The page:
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Observations demonstrate asteroid will miss Earth.
Near the end of 2004, Astronomers found a 320 metre (1000 feet) wide space rock that seemed to have the highest chance ever reported of actually striking the Earth - on April 13, 2029. Further observations have demonstrated that the asteroid will miss... phew. But when it streaks by in about 24 years, it will come so close - 30,000 km (18,600 miles) - that observers on the ground will easily see it with the unaided eye. It will get as bright as a 3rd magnitude star, and be visible from Africa, Europe and Asia.
A team of amateur Canadian Astronomers took the helm at the powerful Gemini 8-metre telescope atop Hawaii's Mauna Kea for an hour. The time was awarded as part of a nationwide contest in Canada. The winning team from Quebec proposed that Gemini analyze a star called RY Tau, which is in a class of T Tauri stars. These are young, low mass stars which have only just recently emerged from their stellar cocoon of gas and dust. Professional Astronomers working with Gemini were impressed at the calibre of proposals they received from amateurs.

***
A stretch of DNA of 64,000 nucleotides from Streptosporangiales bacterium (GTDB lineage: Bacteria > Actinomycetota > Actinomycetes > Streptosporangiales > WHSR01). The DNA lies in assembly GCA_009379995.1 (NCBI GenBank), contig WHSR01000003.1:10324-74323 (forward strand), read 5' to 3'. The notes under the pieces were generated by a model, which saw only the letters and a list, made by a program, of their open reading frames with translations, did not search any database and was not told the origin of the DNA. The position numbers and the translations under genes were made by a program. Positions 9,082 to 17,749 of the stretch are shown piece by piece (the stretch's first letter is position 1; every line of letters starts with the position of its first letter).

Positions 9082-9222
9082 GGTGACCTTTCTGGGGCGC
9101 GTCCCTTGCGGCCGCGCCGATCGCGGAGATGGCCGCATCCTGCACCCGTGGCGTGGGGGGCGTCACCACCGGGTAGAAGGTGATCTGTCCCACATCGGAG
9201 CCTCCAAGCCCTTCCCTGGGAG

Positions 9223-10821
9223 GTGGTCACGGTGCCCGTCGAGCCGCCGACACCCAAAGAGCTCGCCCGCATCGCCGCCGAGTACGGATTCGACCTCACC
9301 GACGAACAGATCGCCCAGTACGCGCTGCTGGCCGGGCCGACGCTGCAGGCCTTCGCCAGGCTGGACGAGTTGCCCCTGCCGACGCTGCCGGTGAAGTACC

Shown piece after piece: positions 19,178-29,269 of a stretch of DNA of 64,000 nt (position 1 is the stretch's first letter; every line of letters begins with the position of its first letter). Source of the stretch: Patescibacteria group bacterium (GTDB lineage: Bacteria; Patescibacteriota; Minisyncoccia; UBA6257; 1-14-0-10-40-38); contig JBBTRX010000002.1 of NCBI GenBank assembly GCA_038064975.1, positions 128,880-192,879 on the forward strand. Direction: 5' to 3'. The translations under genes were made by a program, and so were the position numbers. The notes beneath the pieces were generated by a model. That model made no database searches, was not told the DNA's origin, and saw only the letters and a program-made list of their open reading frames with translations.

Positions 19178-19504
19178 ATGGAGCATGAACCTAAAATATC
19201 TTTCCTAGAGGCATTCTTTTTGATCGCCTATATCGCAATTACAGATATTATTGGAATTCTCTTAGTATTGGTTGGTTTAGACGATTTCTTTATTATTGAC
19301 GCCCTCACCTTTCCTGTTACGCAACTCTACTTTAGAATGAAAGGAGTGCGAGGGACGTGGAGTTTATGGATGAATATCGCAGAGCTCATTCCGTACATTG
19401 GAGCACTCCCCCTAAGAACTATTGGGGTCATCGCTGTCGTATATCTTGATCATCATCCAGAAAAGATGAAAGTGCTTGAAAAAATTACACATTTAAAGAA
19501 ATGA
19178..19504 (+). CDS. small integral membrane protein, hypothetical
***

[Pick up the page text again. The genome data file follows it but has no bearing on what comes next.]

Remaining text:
Just a few weeks after smashing a chunk off Drygalski ice tongue, iceberg B-15A is still wreaking havoc off the coast of Antarctica. Now it's about to crash into the Aviator Glacier - a 25 km (16 mile) long spear of ice stretching into the ocean. The European Space Agency's Envisat Earth observation satellite captured this image of B-15A just a few kilometres away from the crash. B-15A is the world's largest free floating object, which has been afloat for more than 5 years now, since it calved off the Ross Ice Shelf in March 2000.
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